June 24, 2010
Desertec is a German idea. It has mostly German companies taking part and thus it is hardly surprising that a German politician – albeit one that now happens to be a commissioner – supports it.
The concerns with respect to using power links to import fossil fuel-based power rather than renewables are justifiable. Currently the Italians are building a power link to Libya to import electricity from coal-fired stations in Libya. Thus making a joke of the Emissions Trading Scheme. To help Mr. Oettinger with his “is it from renewables or fossil fuel sources” problem; generally speaking electrons do not come with labels saying “fossil-fuel source” or “renewable-source”.
The country closest to North Africa is Spain, suggesting that this would be a good location for initial Europe-North Africa interconnectors. Importing more renewables into Spain will make a bad situation (the need to match RES growth with back-up gas turbines – CCGTs) worse.
One gains the impression (from comments and lack of action) that Mr Oettinger seems to prefer to focus on projects in North Africa that will benefit German companies than addressing the pitiful electrical connections between, for example, Spain and France, which currently has around 1GW of connections. A recent presentation by Elia (Belgian TSO) at a CEPS meeting suggested that something like 10GW is needed between the two countries i.e. nine new double circuit 400kV lines.
At his EP hearing in February Oettinger claimed that his focus would be implementing the 3rd Energy Package. The package explicitly includes strengthening EU cross-border power links, the weakest ones being France-Spain, Italy to various northern states and links between the new member states to the east and those to the west. Limited cross-border links make a joke of any ambition to have an EU market for electrical power – a key pillar of EU energy policy.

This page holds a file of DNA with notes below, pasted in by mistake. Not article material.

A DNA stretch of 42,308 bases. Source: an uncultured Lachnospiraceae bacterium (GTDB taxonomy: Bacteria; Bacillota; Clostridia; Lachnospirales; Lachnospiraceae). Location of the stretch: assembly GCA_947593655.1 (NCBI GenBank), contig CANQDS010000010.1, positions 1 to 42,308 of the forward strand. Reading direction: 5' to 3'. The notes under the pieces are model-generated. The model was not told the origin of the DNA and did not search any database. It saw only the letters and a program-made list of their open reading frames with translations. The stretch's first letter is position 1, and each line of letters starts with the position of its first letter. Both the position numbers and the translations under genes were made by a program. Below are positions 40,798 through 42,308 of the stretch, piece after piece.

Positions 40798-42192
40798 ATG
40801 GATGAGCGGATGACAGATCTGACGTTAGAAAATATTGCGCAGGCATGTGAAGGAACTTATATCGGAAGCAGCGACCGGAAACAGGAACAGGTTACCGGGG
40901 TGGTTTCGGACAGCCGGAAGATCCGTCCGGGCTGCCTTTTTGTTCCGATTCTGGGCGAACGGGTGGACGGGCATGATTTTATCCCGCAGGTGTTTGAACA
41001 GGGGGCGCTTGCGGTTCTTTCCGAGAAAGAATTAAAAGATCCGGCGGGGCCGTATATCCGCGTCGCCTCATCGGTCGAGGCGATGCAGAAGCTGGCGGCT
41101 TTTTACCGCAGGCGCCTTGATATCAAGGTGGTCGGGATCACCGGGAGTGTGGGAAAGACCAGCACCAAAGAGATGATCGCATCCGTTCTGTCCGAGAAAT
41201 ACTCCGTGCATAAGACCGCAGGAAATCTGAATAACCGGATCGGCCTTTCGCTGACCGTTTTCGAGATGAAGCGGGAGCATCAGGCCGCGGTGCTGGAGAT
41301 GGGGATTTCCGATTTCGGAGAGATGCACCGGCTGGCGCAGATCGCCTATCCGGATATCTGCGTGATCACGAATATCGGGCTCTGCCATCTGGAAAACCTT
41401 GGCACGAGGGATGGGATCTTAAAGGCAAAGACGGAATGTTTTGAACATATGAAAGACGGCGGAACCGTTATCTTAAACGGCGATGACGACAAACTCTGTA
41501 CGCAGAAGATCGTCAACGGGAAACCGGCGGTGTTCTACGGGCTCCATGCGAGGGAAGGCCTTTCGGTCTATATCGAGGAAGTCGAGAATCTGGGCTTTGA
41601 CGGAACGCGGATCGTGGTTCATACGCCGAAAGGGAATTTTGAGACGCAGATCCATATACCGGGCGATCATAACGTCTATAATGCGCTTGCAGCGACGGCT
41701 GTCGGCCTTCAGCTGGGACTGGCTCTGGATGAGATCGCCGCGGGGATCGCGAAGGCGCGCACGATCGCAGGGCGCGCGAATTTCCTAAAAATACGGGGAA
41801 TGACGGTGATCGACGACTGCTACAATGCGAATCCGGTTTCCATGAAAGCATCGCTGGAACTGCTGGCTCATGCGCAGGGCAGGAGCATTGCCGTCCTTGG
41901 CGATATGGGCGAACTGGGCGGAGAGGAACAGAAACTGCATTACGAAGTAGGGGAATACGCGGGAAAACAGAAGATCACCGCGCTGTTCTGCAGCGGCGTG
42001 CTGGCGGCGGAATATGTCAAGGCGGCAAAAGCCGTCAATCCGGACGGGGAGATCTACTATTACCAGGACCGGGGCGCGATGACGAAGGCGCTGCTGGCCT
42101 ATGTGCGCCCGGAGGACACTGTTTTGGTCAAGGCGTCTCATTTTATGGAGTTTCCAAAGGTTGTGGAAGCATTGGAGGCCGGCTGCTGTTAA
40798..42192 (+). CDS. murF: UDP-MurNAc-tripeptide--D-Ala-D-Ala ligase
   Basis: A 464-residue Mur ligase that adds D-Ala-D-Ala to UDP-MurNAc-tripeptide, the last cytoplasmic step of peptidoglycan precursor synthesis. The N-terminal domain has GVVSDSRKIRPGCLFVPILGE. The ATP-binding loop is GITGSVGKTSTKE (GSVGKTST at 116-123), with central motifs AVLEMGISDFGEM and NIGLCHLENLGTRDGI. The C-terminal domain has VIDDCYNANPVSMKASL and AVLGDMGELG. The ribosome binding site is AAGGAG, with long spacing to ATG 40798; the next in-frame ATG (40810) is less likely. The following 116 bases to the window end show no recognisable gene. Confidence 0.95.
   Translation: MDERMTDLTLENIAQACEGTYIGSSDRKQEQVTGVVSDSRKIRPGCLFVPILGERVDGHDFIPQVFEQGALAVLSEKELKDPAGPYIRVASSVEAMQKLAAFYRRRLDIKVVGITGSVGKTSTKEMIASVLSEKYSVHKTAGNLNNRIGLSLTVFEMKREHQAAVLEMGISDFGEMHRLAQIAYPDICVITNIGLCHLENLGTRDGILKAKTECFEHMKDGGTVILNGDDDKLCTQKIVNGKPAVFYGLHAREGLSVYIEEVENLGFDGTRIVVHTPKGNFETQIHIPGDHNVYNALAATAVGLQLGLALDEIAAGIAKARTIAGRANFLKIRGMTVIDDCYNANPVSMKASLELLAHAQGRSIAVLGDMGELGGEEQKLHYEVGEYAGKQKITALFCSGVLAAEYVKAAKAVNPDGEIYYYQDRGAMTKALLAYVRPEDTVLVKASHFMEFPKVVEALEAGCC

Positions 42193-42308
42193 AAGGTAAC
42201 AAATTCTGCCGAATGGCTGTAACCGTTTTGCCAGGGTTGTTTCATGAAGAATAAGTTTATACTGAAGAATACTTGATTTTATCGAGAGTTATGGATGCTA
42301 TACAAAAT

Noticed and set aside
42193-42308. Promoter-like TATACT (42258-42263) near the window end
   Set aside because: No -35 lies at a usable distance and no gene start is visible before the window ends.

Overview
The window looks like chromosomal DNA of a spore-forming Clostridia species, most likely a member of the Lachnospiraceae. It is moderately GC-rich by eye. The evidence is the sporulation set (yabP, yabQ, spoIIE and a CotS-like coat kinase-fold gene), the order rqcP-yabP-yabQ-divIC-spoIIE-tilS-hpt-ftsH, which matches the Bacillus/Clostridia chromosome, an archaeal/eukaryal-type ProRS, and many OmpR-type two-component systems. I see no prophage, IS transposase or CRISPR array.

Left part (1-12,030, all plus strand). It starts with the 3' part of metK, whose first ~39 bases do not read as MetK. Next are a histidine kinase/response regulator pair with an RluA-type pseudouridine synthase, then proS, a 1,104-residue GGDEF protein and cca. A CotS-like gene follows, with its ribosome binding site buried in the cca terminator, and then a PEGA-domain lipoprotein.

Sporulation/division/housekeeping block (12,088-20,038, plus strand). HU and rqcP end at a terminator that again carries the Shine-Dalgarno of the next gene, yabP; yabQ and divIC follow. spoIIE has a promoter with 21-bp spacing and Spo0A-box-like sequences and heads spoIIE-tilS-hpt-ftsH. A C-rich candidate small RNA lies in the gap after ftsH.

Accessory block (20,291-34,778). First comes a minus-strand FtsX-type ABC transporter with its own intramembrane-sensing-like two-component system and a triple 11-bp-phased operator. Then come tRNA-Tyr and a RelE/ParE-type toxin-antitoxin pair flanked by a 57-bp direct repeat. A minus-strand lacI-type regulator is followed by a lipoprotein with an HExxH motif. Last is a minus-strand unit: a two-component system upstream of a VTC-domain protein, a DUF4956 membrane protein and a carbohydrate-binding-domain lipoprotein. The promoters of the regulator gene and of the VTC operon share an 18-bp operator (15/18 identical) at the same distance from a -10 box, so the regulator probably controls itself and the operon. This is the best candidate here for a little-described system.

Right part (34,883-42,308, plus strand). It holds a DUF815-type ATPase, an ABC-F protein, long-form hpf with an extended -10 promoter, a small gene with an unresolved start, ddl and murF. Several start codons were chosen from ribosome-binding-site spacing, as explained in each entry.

Another key pillar of EU energy policy is energy independence. Mr Oettinger’s support for power connections to North Africa contradicts this policy.
The idea of Desertec is not a bad one but falls over in a few important areas. The country that is closest to North Africa, Spain, already has interconnection problems with the rest of Europe i.e. France. Thus landing HVDC interconnectors in Spain makes no sense (how to shift the power?).
The country furthest away from North Africa, France (650kms), has a network which with some reinforcement might be able to carry North African power to mid and north Europe. However, if France cannot be bothered to connect to Spain, why would it bother reinforcing its network for North African energy. This leaves Italy, with a weak north-south network and cross-border links (mostly across the Alps) that are used to import 25% of is electrical power needs, leaving zero spare capacity for exports of any meaningful size.
This brings us full circle. If Oettinger wants to help his pet project Destertec and his chums in German industry, the best thing he could do is push forward with implementing the 3rd Energy Package. However, his rather muted action in this area means that his Desertec ambitions will never be realised.
Finishing on a positive note, one is encouraged to see that Mr Oettinger is an expert in one area, gas (as produced in large quantities by politicians).